In 2017, Microsoft founder, Bill Gates called for a “robot tax” to be introduced to offset the inequality expected to result from automation.4 He called for the robot tax to finance a Universal Basic Income (UBI). A universal basic income is the concept by which citizens would receive a regular and unconditional amount of money from the government that is sufficient to meet basic needs. Another similar concept is that of a Universal Basic Dividend (UBD) by which a portion of the initial public offerings (IPOs) of a company would go into a public trust that generates an income stream to pay the UBD.5
- What are the costs to society of increased automation?
- How might a robot tax be calculated and implemented?
The discussion of the environmental and social responsibility in this chapter only touched on some of the issues that affect our world. Sustainability reporting allows companies to not only report what they are doing to be good global citizens, it also makes them more aware of areas in which they need to improve. Awareness of the areas that need improvement allows companies to create a plan to continually improve their role in society. In addition, as more and more companies assess their own social responsibility and move to improve their sustainability, it draws attention to unreported sustainability issues as well as to companies that are not being socially aware. Social responsibility reporting has moved us a long way from merely reporting the financial results of businesses. It provides a foundation that links all businesses to all citizens, whether they are shareholders or not, and it helps bind us all in a way that says we are all truly part of a single, global environment that is determined by the actions of both businesses and citizens.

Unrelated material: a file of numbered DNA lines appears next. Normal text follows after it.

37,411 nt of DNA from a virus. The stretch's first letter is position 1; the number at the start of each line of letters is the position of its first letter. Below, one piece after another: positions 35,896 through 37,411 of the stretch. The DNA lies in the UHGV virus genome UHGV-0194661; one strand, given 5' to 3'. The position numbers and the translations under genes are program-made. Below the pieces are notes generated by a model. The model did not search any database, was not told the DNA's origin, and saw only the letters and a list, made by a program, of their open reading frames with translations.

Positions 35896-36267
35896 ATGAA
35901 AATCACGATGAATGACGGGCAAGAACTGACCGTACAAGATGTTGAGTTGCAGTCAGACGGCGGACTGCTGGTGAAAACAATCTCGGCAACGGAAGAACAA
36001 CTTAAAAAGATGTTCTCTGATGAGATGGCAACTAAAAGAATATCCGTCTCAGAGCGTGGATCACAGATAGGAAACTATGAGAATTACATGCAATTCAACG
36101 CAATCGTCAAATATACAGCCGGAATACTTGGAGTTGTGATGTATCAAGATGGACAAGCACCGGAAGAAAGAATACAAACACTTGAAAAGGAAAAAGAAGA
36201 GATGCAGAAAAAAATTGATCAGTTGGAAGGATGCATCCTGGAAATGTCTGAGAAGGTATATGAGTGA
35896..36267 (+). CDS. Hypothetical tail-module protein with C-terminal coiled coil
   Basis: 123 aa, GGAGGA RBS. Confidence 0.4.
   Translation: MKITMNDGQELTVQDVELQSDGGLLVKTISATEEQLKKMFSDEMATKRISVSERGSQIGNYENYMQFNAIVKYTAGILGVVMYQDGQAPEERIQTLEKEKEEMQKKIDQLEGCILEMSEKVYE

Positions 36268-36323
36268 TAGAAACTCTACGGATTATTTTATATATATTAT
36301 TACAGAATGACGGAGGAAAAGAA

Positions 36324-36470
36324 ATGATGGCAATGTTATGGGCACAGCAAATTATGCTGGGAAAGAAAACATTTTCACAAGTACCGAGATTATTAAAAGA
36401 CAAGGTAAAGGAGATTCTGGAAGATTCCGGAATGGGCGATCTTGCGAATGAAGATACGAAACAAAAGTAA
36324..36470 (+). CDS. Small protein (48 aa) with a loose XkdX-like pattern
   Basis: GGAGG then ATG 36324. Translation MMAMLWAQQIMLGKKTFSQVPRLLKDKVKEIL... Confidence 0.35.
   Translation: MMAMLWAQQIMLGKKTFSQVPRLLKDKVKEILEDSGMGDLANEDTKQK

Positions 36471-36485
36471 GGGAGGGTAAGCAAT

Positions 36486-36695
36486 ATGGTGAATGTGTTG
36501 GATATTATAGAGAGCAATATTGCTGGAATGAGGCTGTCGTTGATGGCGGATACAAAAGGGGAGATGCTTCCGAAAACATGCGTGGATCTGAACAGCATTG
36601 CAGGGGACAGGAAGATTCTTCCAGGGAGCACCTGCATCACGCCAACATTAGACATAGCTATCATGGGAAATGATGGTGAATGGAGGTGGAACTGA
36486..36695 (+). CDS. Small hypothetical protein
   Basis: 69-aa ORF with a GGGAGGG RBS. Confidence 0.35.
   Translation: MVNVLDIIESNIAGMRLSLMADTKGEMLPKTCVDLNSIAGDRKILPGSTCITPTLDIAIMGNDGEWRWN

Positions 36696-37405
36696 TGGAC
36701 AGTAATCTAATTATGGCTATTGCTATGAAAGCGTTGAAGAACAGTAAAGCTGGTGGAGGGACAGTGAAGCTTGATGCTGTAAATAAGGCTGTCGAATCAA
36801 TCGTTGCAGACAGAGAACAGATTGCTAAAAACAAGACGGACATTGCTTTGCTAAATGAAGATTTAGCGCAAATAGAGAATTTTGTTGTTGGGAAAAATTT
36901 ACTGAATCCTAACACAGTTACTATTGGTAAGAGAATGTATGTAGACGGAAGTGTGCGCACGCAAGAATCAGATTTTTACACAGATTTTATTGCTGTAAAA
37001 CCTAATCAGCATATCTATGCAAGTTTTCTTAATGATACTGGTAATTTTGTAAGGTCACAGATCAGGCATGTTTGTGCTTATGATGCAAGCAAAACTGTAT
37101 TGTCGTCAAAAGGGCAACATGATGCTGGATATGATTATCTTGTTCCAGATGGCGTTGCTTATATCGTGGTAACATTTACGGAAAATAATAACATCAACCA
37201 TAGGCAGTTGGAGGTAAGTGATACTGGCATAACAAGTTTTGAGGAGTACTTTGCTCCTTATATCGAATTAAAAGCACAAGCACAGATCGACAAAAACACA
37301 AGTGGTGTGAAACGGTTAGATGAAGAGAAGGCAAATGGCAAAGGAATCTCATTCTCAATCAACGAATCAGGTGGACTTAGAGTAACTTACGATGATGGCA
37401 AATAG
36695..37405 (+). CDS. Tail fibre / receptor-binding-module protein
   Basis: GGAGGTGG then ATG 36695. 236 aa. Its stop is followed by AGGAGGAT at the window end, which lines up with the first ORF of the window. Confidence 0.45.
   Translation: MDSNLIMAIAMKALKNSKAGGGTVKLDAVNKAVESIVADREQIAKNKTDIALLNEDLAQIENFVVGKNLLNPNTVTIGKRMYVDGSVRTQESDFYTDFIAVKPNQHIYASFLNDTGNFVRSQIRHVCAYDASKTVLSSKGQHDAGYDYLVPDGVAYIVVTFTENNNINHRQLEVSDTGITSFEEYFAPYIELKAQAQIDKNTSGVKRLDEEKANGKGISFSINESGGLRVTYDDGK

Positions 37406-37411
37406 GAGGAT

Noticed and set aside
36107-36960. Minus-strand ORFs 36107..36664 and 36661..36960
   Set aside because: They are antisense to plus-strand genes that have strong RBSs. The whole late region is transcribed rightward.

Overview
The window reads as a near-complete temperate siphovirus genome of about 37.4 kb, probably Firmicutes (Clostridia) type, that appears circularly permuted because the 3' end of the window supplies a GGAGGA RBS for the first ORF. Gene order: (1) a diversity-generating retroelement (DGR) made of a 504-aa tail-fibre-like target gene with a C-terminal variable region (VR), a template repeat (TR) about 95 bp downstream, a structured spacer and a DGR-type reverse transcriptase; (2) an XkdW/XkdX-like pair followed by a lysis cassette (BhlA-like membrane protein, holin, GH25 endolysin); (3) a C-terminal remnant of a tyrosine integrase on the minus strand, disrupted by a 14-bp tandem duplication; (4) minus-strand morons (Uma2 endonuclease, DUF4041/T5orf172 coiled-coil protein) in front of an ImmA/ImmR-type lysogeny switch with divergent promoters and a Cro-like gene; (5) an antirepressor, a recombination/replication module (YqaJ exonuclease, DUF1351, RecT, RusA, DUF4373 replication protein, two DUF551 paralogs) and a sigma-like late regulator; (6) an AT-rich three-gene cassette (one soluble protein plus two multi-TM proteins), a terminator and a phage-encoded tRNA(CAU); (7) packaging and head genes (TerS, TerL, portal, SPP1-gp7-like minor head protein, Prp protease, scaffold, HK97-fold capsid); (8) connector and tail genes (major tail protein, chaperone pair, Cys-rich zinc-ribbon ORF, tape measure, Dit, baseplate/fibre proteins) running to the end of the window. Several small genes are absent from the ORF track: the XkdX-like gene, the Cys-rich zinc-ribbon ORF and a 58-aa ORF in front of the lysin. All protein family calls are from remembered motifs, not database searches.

Key Concepts and Summary
- Innovation, security risks, and globalization mean that businesses must adapt quickly or risk becoming obsolete.
- Artificial intelligence is predicted to significantly change our lives in the future. Some of those changes may threaten the stability of employment for white collar workers. Workers must learn to be multi-skilled, more innovative and possess a good analytical mind.
- 1 Catherine Clifford. “Automation Could Kill 2× More Jobs Than the Great Depression—so San Francisco Lawmaker Pushes for Bill Gates’ ‘Robot Tax.’” CNBC. August 24, 2017. https://www.cnbc.com/2017/08/24/san-francisco-lawmaker-pushes-forward-bill-gates-robot-tax.html
- 2 Business Insider Intelligence. “10 Million Self-Driving Cars Will Be on the Road by 2020.” Business Insider. June 15, 2016. http://www.businessinsider.com/report-10-million-self-driving-cars-will-be-on-the-road-by-2020-2015-5-6
- 3 Klaus Schwab. “Are You Ready for the Technological Revolution?” World Economic Forum. February 19, 2015. https://www.weforum.org/agenda/2015/02/are-you-ready-for-the-technological-revolution/
- 4 Yanis Varoufakis. “Robot Taxes and Universal Basic Income.” Acuity. June 16, 2017. https://www.acuitymag.com/technology/robot-taxes-and-universal-basic-income
- 5 Yanis Varoufakis. “Robot Taxes and Universal Basic Income.” Acuity. June 16, 2017. https://www.acuitymag.com/technology/robot-taxes-and-universal-basic-income